California Representative Maxine Waters was caught on camera this week pulling over when she saw a Black constituent in the middle of a stop by Los Angeles County Sheriff’s deputies.
“They stopped a brother, so I stopped to see what they were doing,” Waters said in the video, posted to Twitter by user Exavier Pope. It appeared from the video that the deouties told her she was parked illegally, but Waters was not deterred.
The longtime congresswoman received plaudits for being “the very definition of a public servant” and a “queen.”
Waters Apparently Got Out of Her Car When She Saw the Stop in Progress, Telling Deputies They Could Give Her a Ticket If They Needed To
In the video, Waters gets out of her car and talks to bystanders filming her, apparently near the traffic stop she stopped to observe.
“They say I’m in the wrong place and they’re gonna give me a ticket, and that’s OK,” Waters says. “As long as I can watch them.”
The bystanders then tell Waters, “You gotta do what you gotta do, make sure!”
“I will,” Waters replies.
The video was posted around 5:30 p.m. on July 19.
Exavier Pope, who posted the video, said in Tweet, “Congresswoman Maxine Waters making sure the brother pulled over is having his rights protected. Queen!”
“I’ve watched this like 100 times,” he later added. “This is the very definition of a public servant … 81 very spry and ain’t-tired-yet years old! God bless.”
Huffington Post editor Phillip Lewis also applauded Waters: “A reminder that Maxine Waters is 81 years old and is as lively as ever,” he said.
Republican Omar Navarro, who launched two failed runs for Waters’ seat, attacked the congresswomen for the video, though, claiming Waters is a “racist.”
The Los Angeles County Sheriff’s Department Did Not Sound Thrilled With Waters After the Incident
Juanita Navarro-Suarez, a deputy with the Los Angeles County Sheriff’s Department, told Heavy that deputies had stopped a pedestrian as part of a burglary investigation around 8:30 a.m. near 119th Street and Budlong Avenue in Los Angeles.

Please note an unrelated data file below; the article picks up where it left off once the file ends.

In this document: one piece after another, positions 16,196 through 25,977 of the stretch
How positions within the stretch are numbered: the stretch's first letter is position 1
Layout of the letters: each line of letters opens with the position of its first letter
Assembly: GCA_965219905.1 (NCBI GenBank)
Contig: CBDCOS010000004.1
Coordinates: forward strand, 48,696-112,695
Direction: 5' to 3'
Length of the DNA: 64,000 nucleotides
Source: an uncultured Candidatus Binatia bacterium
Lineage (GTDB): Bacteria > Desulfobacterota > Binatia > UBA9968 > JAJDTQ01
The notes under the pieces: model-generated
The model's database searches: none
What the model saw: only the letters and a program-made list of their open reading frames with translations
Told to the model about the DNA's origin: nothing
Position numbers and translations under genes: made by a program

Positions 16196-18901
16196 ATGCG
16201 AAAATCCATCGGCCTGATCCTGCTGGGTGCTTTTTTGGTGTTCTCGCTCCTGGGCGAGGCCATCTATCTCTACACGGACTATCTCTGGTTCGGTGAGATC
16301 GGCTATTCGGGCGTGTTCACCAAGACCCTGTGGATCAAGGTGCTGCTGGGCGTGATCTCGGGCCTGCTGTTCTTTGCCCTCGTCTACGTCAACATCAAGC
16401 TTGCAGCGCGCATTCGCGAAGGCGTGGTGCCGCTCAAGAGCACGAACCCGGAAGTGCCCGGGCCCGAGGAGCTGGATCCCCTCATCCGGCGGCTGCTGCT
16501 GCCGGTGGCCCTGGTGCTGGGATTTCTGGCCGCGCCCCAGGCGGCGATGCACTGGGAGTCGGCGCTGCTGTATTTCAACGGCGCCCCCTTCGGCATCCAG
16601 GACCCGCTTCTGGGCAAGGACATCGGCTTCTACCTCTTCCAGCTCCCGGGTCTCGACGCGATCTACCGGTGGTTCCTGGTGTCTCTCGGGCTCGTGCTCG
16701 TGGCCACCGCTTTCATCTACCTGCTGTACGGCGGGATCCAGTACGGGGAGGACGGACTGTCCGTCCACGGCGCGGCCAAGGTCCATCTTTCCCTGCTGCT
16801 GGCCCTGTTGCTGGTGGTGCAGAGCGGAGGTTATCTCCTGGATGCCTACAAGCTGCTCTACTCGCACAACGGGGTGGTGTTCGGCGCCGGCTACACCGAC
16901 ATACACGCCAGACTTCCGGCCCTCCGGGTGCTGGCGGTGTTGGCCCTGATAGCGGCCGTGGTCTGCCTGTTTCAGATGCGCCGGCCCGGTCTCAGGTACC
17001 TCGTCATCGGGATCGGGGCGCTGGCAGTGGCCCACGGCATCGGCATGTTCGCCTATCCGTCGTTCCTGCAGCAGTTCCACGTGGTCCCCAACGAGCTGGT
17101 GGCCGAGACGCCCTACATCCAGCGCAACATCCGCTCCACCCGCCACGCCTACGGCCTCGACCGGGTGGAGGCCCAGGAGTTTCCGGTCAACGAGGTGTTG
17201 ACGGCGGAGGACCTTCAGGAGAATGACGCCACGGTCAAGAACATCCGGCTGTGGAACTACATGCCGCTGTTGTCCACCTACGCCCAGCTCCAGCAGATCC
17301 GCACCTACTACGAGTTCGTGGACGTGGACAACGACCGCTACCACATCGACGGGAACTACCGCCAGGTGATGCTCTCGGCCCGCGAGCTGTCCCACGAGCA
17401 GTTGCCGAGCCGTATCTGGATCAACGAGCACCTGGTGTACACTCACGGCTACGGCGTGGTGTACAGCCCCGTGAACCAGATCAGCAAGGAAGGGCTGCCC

Navarro-Suarez said the “female driver in an unrelated vehicle” pulled up, blocking a traffic lane. Waters than began to yell at the deputies, she said.
“She was advised by the deputies [that] she was obstructing traffic and to pull over legally to park, which she refused to do,” according to Navarro-Suarez. Waters can be heard in the video saying that the deputies can ticket her if they want, but Navarro-Suarez said, “she was warned and advised of the violation and free to leave.”
The person that was initially stopped was eventually free to leave as well, Navarro-Suarez said.
Heavy was unable to reach anyone in either of Waters’ congressional offices for comment Monday.
Since the Death of George Floyd, Waters Has Spoken Out on Police Brutality on the House Floor
Waters has been outspoken on police brutality since her earliest years in Congress, including leading a chant of, “No justice, no peace,” at a protest following the 1993 Rodney King verdict in Los Angeles.
Before the House of Representatives passed the George Floyd Justice in Policing Act on June 25, Waters declared her solidarity with protesters nationwide, raging over the police killing of Floyd and other unarmed Black men.
“This brutality and all this police violence against Black men and women has been used for centuries to terrorize, subjugate and silence the Black community,” Waters said. “I’d like to thank Black Lives Matter: uncompromising, disruptive, energetic and dedicated to ending police killings and abuse … And to the protesters, I stand with you. No justice, no peace.”
In June, Waters had strong words for police officers who brutalize Black men, too. Commenting on the death of Rayshard Brooks at the hands of police in Atlanta, she called it a “senseless and needless killing by a murderous cop.”
“Police reform is not enough,” she added. “Getting rid of serial, racist, ignorant and stupid cops must be a top priority. Let’s call them out. Police protective unions, you’ve got to go, too.”